Hi I’m worrying about the number of requests that are being made in my build. To explain, for the sake of compartmentalisation I’ve created a lot of small scripts, but each is being requested individually. While this is fine on desktop and the whole thing loads in 2 seconds, on a mobile device the number of simultaneous requests can be limited.
What is the best approach to merge these individual code items together for the final build so as to reduce the number of individual requests (by about half!)
Also the small scripts will probably not be being gzipped as they are too small, whereas if they were part of a larger thing they would be
If you are using Scripts 2.0 (not the legacy ones), then on publish by default scripts are concatenated into single script, unless they are not preloaded.
While you testing in Launch - this still will be individual requests for simplicity of testing.
Also, legacy scripts conceptually could not be concatenated, but new scripts can be, and you can define multiple Script Types within one JS file.
Regarding asset files, if you are hosting your build yourself, you should consider using HTTP/2 to speed up multiple requests to same domain dramatically.
HTTP/2 for Editor and Launcher is something we will be looking at very soon.
For published stuff, is a bit more complicated, especially once they will be behind CDN.
Yeah I pretty much have to use legacy scripts - have a workflow that requires editing here on my machine, using GIT for version control rather than putting everything on PC. (Is that still the case? I can’t GIT integrate and use local version serving with scripts 2?) Would love to use it, but that put me off.
There is no git integration with Scripts 2.0. We will be working on own solution for Branching and Snapshoting.
So using old system, you could try using HTTP/2 to speed up multiple requests to the server.
I understand the preference to use a local workflow, but is it really necessary? You could always periodically download your app’s scripts and store them in parallel in version control. Not ideal, but it would give you checkpointing/diffing.
No debugging and saving fixes in Chrome Developer Tools - I do about 20% of my development in CDT
No auto lookup of symbols across the project - this is my standard development style - the web editor is good, but it really isn’t close to being Sublime or IntelliJ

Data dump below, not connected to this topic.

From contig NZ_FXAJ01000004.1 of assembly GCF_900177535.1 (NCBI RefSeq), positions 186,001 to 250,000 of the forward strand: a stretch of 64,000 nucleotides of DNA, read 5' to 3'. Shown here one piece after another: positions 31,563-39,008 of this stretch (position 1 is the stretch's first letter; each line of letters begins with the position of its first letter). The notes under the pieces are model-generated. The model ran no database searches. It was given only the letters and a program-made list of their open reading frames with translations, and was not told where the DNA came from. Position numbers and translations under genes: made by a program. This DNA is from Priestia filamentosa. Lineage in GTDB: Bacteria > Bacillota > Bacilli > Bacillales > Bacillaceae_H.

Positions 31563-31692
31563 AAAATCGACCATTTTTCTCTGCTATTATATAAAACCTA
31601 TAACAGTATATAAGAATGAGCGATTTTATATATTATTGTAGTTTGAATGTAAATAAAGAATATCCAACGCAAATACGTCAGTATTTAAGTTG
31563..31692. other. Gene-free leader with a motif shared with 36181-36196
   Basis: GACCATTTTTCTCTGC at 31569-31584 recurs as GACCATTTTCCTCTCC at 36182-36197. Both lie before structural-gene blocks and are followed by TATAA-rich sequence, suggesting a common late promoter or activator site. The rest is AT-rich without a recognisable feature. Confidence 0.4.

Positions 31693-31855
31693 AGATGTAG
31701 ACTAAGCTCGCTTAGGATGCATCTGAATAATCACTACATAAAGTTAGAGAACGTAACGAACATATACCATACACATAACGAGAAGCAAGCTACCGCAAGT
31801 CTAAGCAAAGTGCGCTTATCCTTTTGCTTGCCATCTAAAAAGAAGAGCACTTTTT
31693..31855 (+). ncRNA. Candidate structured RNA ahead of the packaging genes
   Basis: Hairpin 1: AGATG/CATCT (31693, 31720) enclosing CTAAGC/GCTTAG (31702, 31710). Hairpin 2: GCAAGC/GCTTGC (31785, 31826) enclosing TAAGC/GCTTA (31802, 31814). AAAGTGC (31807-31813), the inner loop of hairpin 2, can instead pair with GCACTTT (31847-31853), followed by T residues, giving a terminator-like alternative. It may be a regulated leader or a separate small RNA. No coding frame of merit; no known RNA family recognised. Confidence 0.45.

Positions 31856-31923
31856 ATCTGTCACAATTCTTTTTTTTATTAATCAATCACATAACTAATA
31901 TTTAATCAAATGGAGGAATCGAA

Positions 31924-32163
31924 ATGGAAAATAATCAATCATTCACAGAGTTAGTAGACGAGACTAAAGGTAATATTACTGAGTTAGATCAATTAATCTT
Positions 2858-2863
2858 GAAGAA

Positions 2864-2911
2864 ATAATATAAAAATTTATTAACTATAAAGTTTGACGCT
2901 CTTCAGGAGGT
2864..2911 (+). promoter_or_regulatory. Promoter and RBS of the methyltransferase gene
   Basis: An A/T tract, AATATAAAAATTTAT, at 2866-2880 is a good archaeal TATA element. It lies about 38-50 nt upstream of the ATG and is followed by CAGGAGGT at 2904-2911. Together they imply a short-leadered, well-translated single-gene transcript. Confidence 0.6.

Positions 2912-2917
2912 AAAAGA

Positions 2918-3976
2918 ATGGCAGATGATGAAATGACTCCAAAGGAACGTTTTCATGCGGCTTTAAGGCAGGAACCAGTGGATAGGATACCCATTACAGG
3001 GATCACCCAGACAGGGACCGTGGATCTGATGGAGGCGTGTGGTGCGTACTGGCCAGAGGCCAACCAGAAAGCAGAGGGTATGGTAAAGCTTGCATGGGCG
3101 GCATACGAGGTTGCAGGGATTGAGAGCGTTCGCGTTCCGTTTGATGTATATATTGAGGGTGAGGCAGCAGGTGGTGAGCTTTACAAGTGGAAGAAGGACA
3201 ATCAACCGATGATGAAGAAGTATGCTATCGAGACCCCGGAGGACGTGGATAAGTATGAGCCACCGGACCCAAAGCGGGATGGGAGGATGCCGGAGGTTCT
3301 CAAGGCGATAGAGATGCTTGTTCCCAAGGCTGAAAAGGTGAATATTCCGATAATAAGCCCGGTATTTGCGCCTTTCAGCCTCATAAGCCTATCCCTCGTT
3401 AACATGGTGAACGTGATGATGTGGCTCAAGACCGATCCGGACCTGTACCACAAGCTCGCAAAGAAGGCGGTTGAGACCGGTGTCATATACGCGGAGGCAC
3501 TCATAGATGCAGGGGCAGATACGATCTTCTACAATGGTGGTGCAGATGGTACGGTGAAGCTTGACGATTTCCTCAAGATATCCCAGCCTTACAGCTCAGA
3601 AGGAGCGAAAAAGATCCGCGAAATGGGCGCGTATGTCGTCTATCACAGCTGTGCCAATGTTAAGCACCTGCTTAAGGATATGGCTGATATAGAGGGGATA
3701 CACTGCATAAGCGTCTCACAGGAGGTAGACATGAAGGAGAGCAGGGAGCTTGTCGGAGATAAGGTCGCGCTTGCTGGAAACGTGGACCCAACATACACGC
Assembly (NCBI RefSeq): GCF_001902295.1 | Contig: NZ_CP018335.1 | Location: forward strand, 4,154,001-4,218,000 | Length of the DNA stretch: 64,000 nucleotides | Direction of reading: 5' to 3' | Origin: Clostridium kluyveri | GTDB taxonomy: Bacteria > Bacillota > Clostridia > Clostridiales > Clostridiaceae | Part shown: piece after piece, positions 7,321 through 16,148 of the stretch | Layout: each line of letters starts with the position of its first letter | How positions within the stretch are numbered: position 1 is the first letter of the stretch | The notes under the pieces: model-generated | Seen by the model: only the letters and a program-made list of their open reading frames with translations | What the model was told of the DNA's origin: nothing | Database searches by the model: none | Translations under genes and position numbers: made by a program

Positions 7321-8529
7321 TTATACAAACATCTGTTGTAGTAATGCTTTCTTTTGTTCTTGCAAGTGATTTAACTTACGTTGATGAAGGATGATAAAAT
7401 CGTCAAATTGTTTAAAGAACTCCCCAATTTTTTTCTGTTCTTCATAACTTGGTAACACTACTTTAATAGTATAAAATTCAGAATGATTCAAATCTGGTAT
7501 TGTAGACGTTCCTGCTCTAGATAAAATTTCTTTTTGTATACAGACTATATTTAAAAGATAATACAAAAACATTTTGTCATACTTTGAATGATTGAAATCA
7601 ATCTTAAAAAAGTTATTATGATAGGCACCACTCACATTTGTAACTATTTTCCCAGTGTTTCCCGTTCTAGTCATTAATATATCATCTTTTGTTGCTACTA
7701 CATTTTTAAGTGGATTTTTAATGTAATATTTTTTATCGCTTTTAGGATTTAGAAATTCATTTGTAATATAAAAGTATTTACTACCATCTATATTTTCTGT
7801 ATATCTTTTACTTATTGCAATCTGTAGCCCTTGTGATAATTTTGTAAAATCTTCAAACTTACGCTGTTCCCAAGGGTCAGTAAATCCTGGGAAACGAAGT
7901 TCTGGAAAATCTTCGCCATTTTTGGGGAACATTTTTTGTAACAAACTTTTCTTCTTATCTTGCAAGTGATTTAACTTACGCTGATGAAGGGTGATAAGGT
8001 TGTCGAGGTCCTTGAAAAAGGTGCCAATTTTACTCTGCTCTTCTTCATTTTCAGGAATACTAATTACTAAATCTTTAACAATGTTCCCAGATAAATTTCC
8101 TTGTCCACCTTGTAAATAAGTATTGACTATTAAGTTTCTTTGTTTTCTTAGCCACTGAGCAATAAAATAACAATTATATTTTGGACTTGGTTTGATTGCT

No reversion to previous version of fixes. IntelliJ local history and GIT give me easy roll back and the ability to compare revisions to find where something was introduced that later breaks a build. I simply wouldn’t entertain developing without that - I’d waste a lot of time.
No automatic refactoring of code for extraction of methods etc. I do this a lot. As do I do symbol and usage searches across a project. Refactoring is vital for me in the middle stages of development on a project
Online editor requires ; in code - I write code without them
I have successfully been able to create a build system that minifies my code and then includes it in the build, monkeypatching ScriptHandler._loadScript to use my compressed stuff. This converts it all into a single request and the code is smaller in any case, which has significantly reduced the loading time.
I do think you guys should implement some kind of performant picking without the need to include 1.8MB of ammo so you can click or tap on an Entity. I’m using my CollisionDetection stuff now, which has saved a big part of the load time and I’m down to 1.2 seconds on desktop.
I do think Scripts 2.0 looks good and fits a really good chunk of the market - it’s a nice upgrade. But these limitations make me feel that it is less suited to a development approach where there are more than one thing going on (server components, project hand overs etc). And developing without full version history feels like a step towards hobbyist rather than professional developer. I imagine I’m in a minority - but I do hope you guys either let me do that with 2.0 or keep Legacy!
Ah the documentation warns against using that on mobile, it’s a pretty big thing to render the scene again for a click I guess, though phones are faster these days. It’s just a simple ray, sphere/cube check in the end I guess.
Yeah looks good, could do with arbitrary rotations etc. I guess this is what my CollisionDetection library started off as and ended up with basic interpenetration and all that kind of stuff lol. So even that’s a little big. (50k minified)